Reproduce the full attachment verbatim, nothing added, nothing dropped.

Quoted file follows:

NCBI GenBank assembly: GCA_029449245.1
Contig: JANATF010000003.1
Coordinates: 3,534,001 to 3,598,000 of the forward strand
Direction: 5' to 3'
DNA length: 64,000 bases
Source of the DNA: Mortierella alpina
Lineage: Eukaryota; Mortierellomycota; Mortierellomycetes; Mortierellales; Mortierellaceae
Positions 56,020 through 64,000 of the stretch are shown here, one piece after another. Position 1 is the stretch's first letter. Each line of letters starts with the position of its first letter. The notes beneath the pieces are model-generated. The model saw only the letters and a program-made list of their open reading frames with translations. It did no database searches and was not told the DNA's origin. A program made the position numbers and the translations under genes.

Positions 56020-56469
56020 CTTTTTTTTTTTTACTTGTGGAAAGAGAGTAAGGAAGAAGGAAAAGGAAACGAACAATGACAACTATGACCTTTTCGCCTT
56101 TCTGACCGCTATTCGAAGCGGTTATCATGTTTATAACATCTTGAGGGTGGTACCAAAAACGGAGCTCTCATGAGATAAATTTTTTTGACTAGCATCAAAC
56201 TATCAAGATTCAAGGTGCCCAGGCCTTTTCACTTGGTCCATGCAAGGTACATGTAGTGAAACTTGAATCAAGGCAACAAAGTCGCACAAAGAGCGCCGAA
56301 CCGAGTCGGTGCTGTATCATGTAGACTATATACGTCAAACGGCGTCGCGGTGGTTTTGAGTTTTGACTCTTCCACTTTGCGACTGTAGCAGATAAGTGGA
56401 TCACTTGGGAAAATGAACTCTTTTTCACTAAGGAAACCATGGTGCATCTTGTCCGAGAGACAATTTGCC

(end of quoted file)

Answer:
NCBI GenBank assembly: GCA_029449245.1
Contig: JANATF010000003.1
Coordinates: 3,534,001 to 3,598,000 of the forward strand
Direction: 5' to 3'
DNA length: 64,000 bases
Source of the DNA: Mortierella alpina
Lineage: Eukaryota; Mortierellomycota; Mortierellomycetes; Mortierellales; Mortierellaceae
Positions 56,020 through 64,000 of the stretch are shown here, one piece after another. Position 1 is the stretch's first letter. Each line of letters starts with the position of its first letter. The notes beneath the pieces are model-generated. The model saw only the letters and a program-made list of their open reading frames with translations. It did no database searches and was not told the DNA's origin. A program made the position numbers and the translations under genes.

Positions 56020-56469
56020 CTTTTTTTTTTTTACTTGTGGAAAGAGAGTAAGGAAGAAGGAAAAGGAAACGAACAATGACAACTATGACCTTTTCGCCTT
56101 TCTGACCGCTATTCGAAGCGGTTATCATGTTTATAACATCTTGAGGGTGGTACCAAAAACGGAGCTCTCATGAGATAAATTTTTTTGACTAGCATCAAAC
56201 TATCAAGATTCAAGGTGCCCAGGCCTTTTCACTTGGTCCATGCAAGGTACATGTAGTGAAACTTGAATCAAGGCAACAAAGTCGCACAAAGAGCGCCGAA
56301 CCGAGTCGGTGCTGTATCATGTAGACTATATACGTCAAACGGCGTCGCGGTGGTTTTGAGTTTTGACTCTTCCACTTTGCGACTGTAGCAGATAAGTGGA
56401 TCACTTGGGAAAATGAACTCTTTTTCACTAAGGAAACCATGGTGCATCTTGTCCGAGAGACAATTTGCC